We’re honored to have Lily Eskelsen, Secretary-Treasurer of the National Education Association and teacher extraordinaire, as this month’s guest columnist on The MamaVote.
They could not have given a prettier name to a dumber law: No Child Left Behind.
The original law had a boring name. Since 1965 it’s been called The Elementary and Secondary Education Act or ESEA. A very bureaucratic name for a good law that gave high-poverty schools extra money for things like reading tutors, computers, teacher training and even class size reduction. In 2001, Congress passed the President’s new version and renamed it No Child Left Behind. Every five years, the law is reauthorized. This is when changes can be made. This law needs a lot of (as in massive) changes. Because as it is now written, it’s not just absurdly unworkable…it’s hurting kids.
Let’s take the new testing mandates. I’m a teacher. Teachers aren’t against tests. We invented tests. But I always used tests for what they were designed for. The end of the chapter test. The spelling test. The essay test. I used them to diagnose problems with my elementary studentsor see if they were making progress on their times tables or whether or not they were able to communicate in a complete sentence. The politicians who passed No Child Left Behind don’t understand children or tests. They wanted an easy way to tell if a child was learning. They wanted “accountability”. Here’s what they came up with.
Every state must choose a reading and math test and determine a cut score for proficiency. A state can pick a hard test or any easy test. A high cut score or a low cut score. They have to give a grade-level test to every student in 3rd-8th grades and once in high school. Every student. Children who don’t speak English. Children with serious disabilities. Children who move every few months. An individual student’s growth is not measured. This year’s third graders are simply compared against last year’s third graders. Every state must measure how many children in each grade level pass the test. More must pass next year. More the year after. And more and more until the magical year 2014 (that’s only seven years away) when, because Congress says so, 100% of your school’s children must hit the cut score in both tests. One. Hundred. Percent.
This, as it happens, is a statistical impossibility. If one child in one grade level on one test misses the cut score by one point, the entire school is labeled failure by the federal government. Many states have reported that under the “Perfection Testing Mandate” virtually all of their schools will be labeled failure. Even so, schools are trying hard to comply with the law. The pressure on teachers to drill and drill students only on what is on the test is enormous. Art, music, sports, technology, science, creative writing, debate, theater, vocational programs, history, everything that is not covered on the test, is at risk. Parents are seeing their children, even kindergarten children, worried about passing a test instead of excited about learning. I have seen my colleagues with tears in their eyes because they felt they were being asked to compromise their commitment to teaching the whole child.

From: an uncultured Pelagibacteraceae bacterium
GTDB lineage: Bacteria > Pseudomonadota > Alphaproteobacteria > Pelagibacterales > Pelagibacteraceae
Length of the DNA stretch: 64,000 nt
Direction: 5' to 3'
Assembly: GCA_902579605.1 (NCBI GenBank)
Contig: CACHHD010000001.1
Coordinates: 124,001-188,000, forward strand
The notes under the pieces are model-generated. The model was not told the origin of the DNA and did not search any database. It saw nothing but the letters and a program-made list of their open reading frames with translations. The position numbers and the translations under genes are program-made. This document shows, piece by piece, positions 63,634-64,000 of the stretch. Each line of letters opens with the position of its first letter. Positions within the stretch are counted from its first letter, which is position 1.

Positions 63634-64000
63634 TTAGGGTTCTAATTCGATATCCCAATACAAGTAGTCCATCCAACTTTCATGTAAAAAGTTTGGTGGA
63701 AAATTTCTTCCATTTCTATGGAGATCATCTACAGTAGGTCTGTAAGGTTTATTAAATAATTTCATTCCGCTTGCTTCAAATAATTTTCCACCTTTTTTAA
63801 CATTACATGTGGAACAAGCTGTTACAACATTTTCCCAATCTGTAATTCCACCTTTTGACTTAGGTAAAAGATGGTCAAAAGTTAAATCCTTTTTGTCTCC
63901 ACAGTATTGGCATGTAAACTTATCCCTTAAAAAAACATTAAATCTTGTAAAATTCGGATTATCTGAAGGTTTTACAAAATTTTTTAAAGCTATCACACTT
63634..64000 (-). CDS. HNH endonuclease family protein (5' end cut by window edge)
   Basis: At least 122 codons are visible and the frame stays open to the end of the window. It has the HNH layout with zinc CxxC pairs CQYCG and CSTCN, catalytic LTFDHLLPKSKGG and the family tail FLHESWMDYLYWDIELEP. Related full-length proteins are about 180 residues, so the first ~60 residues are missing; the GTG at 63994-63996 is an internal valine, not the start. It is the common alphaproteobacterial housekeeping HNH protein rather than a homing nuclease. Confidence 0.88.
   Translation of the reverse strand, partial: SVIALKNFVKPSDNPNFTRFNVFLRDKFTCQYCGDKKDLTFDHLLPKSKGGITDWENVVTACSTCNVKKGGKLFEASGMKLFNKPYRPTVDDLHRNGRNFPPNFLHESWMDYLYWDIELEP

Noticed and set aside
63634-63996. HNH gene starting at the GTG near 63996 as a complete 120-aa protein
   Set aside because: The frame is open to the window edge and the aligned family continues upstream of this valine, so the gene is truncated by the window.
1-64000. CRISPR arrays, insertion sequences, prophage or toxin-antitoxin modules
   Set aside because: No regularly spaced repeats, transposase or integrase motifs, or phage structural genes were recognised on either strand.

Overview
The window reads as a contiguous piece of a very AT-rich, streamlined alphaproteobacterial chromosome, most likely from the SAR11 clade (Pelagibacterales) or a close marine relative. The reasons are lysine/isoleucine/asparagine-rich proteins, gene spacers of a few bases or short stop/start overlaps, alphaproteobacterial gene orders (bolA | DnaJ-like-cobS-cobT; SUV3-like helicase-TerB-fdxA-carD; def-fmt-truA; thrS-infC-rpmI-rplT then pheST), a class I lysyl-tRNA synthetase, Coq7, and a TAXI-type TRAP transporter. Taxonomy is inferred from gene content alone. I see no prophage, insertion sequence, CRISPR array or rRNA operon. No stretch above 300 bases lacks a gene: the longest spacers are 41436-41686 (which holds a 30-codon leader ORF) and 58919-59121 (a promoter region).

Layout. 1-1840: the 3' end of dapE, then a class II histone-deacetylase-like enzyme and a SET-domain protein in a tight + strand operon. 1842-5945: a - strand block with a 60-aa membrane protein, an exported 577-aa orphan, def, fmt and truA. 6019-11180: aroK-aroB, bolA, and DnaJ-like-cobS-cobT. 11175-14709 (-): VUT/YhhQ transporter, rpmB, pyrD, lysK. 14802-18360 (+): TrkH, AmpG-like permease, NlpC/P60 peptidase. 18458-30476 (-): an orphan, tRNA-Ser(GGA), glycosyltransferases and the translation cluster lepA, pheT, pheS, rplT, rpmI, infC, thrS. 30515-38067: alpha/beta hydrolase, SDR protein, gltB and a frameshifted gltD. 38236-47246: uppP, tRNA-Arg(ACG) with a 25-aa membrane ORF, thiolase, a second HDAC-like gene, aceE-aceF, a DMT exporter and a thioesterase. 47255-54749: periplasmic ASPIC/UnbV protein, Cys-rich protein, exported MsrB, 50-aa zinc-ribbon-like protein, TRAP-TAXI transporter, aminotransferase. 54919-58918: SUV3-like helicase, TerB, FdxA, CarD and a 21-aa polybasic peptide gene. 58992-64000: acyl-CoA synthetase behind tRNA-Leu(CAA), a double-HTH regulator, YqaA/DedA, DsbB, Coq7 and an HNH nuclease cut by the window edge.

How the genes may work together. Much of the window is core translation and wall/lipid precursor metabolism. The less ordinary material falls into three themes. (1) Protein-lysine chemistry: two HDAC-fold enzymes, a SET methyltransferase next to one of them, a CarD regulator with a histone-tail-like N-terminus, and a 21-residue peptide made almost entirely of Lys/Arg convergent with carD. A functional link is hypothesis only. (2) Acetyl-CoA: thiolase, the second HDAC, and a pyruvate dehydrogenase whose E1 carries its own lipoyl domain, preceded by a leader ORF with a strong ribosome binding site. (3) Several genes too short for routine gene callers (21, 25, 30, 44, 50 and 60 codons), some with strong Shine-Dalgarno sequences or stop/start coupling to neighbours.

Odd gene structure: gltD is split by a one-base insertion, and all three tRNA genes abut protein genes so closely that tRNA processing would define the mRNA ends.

Politicians gave us this mess. But I always taught my students to clean up after themselves. Politicians can clean this up, but there are many, many things a candidate for public office is going to be asked to do. They are bound to prioritize those things that are of greatest concern to the people who elect them. That’s you.
It’s up to you to ask federal candidates for the House of Representatives and the U.S. Senate and, yes, even President of the United States, what they are going to do to fix No Child Left Behind. When you are called by a campaign or a pollster to find out what you’re looking for in a public official, ask them if they intend to fix the testing mandates that misuse tests. There are fixes that make sense. Of course schools should be accountable for doing what they are supposed to do. Ask them if they support accountability that measures the growth of an individual student from the beginning of the year to the end of the year instead of simply comparing the percentage of this year’s kids who hit the cut score with the percentage of last year’s kids. Ask if they support allowing multiple measures of success instead of relying solely on a one-size-fits-all standardized test. Ask if they will restore the funding for things that work like class size reduction, reading specialists and teacher training.
Listen carefully to their answers. And then make your decision based on the candidate who understands what children truly need to succeed in school: Caring teachers, involved parents, a comprehensive curriculum and rich opportunities to learn in an atmosphere where kids are engaged and excited about where their education can lead them.
Then do the most powerful thing a citizen can do. Vote. Decide who will be the best advocate for your children and their education. An election is the ultimate accountability test for a politician who wishes to serve the public. But that test only works if we do our homework and show up on election day to mark the best answer to the question, “Which of the following candidates is going to help make my child’s school a great place to learn?”
It gives me goose bumps to live in a country where we get to answer that question. We all have to live with the answer.